As part of that plea deal, Flynn agreed to plead guilty to a charge of lying to the FBI and to fully cooperate with the Mueller Investigation into Russian interference in the 2016 U.S. election. Months later, as his sentencing date approached and with a new defence team, Flynn attempted to withdraw his guilty plea.  His new defence team argued that the FBI had entrapped Flynn. While not agreeing with all the aspects of the defence team’s allegations, AG Barr, on the recommendation of a U.S. District Attorney not previously involved with the case, most recently filed a motion to dismiss the charges.  At the time of writing, the judge in the case has yet to act on the motion, but it is rare for a judge to continue a case when the defence and prosecution agree it should be dismissed, though it is also rare for a judge to set aside a guilty plea.

What of Alptekin and Rafiekian?  The latter was convicted of FARA violations by a jury in July 2019, but the judge in the case set aside that conviction in September 2019.  While the Department of Justice could attempt to prosecute Rafiekian again without testimony from Flynn, a conviction would be difficult. And, without the protection of a plea deal, Flynn is unlikely to testify against his former business partner.  

Alptekin remains outside the United States, most likely in Turkey under the protective yet watchful eye of friends and political allies in the Turkish Presidency. He remains under indictment and will likely face arrest if he comes to the United States. He could also face extradition if he travels to a country with an active extradition treaty with the United States. Ironically, the US could seek his extradition under the same U.S.-Turkey extradition treaty by which Turkey has sought Gülen’s extradition – most likely with the same prospects for success.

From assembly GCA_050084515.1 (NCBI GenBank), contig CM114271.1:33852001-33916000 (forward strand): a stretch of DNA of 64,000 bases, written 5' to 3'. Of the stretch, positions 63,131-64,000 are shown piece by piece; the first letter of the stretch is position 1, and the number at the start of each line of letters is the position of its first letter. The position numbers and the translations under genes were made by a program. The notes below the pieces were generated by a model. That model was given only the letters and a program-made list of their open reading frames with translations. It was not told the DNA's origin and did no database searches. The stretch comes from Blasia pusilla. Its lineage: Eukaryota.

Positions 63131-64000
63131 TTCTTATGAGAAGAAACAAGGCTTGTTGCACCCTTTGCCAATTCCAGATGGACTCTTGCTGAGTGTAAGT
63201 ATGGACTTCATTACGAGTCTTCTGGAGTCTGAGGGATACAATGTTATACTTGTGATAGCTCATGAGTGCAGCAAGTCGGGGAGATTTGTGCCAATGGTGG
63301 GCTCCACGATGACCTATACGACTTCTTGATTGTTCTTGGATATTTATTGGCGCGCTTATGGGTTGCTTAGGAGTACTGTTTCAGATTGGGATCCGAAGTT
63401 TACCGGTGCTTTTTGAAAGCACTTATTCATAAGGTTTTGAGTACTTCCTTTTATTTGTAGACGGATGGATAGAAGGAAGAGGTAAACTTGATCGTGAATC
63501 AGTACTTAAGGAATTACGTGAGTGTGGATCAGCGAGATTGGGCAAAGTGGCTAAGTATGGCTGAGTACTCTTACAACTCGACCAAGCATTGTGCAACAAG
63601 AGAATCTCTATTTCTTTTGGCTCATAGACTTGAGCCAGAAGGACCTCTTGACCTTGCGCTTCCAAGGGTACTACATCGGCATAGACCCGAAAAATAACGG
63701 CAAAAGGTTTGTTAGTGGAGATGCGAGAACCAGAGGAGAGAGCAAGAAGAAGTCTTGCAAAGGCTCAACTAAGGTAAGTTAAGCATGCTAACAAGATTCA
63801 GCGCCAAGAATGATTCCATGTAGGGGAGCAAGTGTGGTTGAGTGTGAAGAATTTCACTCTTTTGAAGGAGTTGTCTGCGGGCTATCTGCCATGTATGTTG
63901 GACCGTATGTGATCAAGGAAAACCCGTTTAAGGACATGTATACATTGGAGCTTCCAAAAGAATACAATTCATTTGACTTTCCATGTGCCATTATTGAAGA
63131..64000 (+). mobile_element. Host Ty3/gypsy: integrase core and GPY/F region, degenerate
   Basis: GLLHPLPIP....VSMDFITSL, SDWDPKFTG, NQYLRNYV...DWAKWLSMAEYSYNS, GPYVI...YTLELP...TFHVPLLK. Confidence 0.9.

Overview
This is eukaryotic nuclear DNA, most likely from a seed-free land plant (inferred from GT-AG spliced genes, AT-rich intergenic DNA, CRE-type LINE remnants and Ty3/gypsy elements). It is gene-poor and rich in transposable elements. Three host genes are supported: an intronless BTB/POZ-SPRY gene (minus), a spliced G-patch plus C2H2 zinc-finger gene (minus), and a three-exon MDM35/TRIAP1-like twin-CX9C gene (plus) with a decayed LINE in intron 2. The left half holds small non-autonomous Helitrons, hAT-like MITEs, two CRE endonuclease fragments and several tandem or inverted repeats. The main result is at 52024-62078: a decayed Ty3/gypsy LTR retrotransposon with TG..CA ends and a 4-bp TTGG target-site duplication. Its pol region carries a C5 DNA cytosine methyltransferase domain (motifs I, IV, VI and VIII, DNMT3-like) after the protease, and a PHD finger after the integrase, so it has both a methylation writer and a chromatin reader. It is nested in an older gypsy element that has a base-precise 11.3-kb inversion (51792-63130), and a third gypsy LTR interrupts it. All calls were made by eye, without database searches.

We can assume he will continue residing in Turkey while maintaining a low profile. One might imagine he has little concern that he could eventually be part of a swap for his compatriot living in exile in Pennsylvania, for the possibility of extraditing Gülen is shrinking as time passes. 

And, it was never much of a possibility, anyway. A revealing comment in the press release accompanying the charges filed against Rafiekian and Alptekin is worth quoting in full:  “The indictment charges that the purpose of the conspiracy was to use Company A (FIG) to delegitimize the Turkish citizen (Gülen) in the eyes of the American public and United States politicians, with the goal of obtaining his extradition, which was meeting resistance at the U.S. Department of Justice” (author’s emphasis).

More importantly, the political value for Erdoğan of bringing Gülen to Turkey to face charges of masterminding the failed coup attempt in July 2016 is minimal at this point, even as a distraction from the economic crisis Turkey faces due to the measures undertaken to stop the spread of the pandemic.

The opinions expressed in this column are those of the author and do not necessarily reflect those of Ahval.